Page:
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Friday, March 14, 2014
Anthony McCarley Taking It To Another Level
The 54-year-old Half Century Club member has done competitive swims like the 8-mile Boston Light Swim, the Tampa Bay Frogman Swim (shown on left), the 24-mile Tampa Bay Marathon Swim, the 12.5-mile Swim Around Key West, and the 24.3 km Cape Circumnavigation Challenge around Cape May as well as completed an unprecedented triple-crossing channel swim between St. Thomas and St. John in the Caribbean Sea.
A humble, hardworking individual, McCarley was pleasantly surprised when he received the O’Clee Jubilee Award for the oldest person to swim English Channel under the auspices of the Channel Swimming Association in 2013.
"For me, this is so amazing. The CSA has a perpetual trophy for it, so my name is on there with Doc Counsilman, Michael Read, Otto Thaning, Bob West and a bunch of others – how cool is that?"
We asked the seasoned business executive a series of questions about his open water swimming goals:
Daily News of Open Water Swimming: What has driven you to attempt the Triple Crown of Open Water Swimming?
Anthony McCarley: From the time I was little boy, I had a burning desire to swim the English Channel. When I decided to put an action plan in place, the goal wasn’t about swimming or being in shape. I was singularly focused on the English Channel. It took me longer to do it that I ever thought possible, but the journey got me addicted to the sport of marathonsSwimming. Everyone is so supportive of each other. It is a great community. While masters swimming is nice, open water swimmers, and marathon swimmers in particular, take it to the next level. Through my swim travels and the Marathon Swimmers Forum, I feel as I have friends around the world that I would never otherwise have. I have also found that the swimming brings me joy – it is a connection to nature that I had lost in my life. I like to think I am swimming because of a relatively healthy addiction.
Daily News of Open Water Swimming: Do you have any particular strategy in tackling this goal - physical, mental or logistical?
Anthony McCarley: MIMS and Catalina are exactly three weeks apart, so I am approaching them as one 50 mile swim broken in the middle by three weeks. Physically, I will need to swim within myself – forget that MIMS is a race. During swims when I find myself going too fast or working too hard, I say to myself, “Let it go” and I relax. The “it” can be another swimmer, or any self-inflicted pressure. I plan to say “Let it go” a lot to myself over those three weeks. On the mental front, I accepted a long time ago that I am not a particularly good swimmer and along my journey I learned that even the best swimmers suffer from “dark” moments. When I hit my “dark” moments, I remind myself that even the best go through them and that really helps. Logistically, I think we’re in pretty good shape for Catalina, because Dan Simonelli has really taken me under his wing. I admit I am still learning about the logistics around MIMS.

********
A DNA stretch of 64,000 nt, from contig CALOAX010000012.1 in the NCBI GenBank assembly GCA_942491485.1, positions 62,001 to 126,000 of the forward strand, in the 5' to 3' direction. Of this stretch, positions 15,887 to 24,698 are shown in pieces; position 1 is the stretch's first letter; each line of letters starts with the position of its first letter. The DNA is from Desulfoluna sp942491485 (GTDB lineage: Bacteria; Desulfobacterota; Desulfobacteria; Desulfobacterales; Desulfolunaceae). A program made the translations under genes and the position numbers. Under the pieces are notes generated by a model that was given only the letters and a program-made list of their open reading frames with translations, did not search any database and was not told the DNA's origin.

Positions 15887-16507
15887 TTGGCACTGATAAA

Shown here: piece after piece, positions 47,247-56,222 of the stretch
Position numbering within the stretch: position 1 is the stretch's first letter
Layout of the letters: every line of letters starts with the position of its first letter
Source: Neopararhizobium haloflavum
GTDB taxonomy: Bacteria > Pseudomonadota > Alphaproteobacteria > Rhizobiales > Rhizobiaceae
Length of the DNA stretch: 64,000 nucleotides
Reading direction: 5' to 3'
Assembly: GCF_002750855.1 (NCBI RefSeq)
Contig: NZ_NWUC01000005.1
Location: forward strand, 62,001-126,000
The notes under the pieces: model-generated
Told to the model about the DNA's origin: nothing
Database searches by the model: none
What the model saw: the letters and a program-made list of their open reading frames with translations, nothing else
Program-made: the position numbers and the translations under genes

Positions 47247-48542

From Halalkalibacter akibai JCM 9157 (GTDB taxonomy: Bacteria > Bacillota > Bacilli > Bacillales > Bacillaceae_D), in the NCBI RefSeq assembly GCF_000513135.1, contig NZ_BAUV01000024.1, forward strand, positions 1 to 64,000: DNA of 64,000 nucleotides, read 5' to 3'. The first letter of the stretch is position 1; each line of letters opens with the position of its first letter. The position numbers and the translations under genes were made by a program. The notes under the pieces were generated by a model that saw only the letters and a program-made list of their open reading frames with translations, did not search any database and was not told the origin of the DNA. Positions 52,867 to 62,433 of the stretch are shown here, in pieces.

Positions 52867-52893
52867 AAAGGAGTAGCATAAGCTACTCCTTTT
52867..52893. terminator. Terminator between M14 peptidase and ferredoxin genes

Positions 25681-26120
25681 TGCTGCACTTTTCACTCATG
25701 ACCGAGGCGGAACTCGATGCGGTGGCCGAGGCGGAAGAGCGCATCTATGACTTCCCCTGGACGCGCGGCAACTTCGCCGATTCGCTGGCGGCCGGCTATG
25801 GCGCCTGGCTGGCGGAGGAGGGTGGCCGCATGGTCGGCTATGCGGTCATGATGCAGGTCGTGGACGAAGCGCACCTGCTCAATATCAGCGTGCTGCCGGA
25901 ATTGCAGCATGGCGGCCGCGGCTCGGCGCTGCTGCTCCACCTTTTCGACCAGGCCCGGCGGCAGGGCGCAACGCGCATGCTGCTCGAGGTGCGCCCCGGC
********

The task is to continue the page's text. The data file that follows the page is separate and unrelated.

Daily News of Open Water Swimming: What worries you most about each of the swims?
Anthony McCarley: My biggest worry regarding MIMS is finding the right speed – fast enough to make the turn while holding enough in reserve that I am not emptied at the end. For Catalina I am concerned about hitting the coldest water at the end of the swim, when I am at my weakest.
I am also worried about all the things I don’t know yet about the swims – I still have a lot to learn and I don’t know what I don’t know.
Daily News of Open Water Swimming: Do you feel 50 (years old)?
Anthony McCarley: I am 54, and 50 seems so long ago. I am not sure how 54 is supposed to feel other than what I am experiencing. I do know because of marathon swimming, I am stronger, more limber and in better shape than I was a 44. Particularly because I am a father of young children, being in shape brings more joy to other parts of my life.
Daily News of Open Water Swimming: How do you manage training with your professional and family responsibilities?
Anthony McCarley: It is really hard - I am never in as good of shape as I would like to be. As important as swimming is to me, family, friends and business come in front of it. I don’t work out as I think most swimmers do. Instead of swimming several times a week, I might only go to the pool two or three times a week. But on the days that I go, I try to swim sets between 10,000 - 15,000 meters. I believe longer swims are more valuable than a series of shorter swims and swimming this way saves on driving time, changing time and locker room chitchat time. I do try to do something every day towards the goal. It might only be learning something, doing dryland work or sitting in a tub of cold water, but for me it is important to do something every day to remind me of my goal.
Daily News of Open Water Swimming: Do people at work know of your challenge? If so, what do you think about it?
Anthony McCarley: If they think I am nuts, they haven’t told me. We have a pretty active group – mountain climber, kite-boarder, etc., so I think everyone is pretty enthusiastic about my swimming. There are a lot of characteristics of marathon swimmers that are valuable to business.
Daily News of Open Water Swimming: How do you maintain your enthusiasm? Do you ever find gearing up for training is a challenge?
Anthony McCarley: Training motivation is never an issue for me when I have a goal. I know that many, many things can and do go wrong in marathon swimming. The better shape I am in, the better the odds are of me being able to deal with those things. My first English Channel attempt ended a half mile from shore. Swimmers who are much better than I am, like Ron Collins, took two attempts at Catalina. Most of the swimmers didn’t finish MIMS last year. I know the odds of me completing both of these swims three weeks apart are tiny, probably less than 20%. I am scared out of my mind. That is all the motivation I need.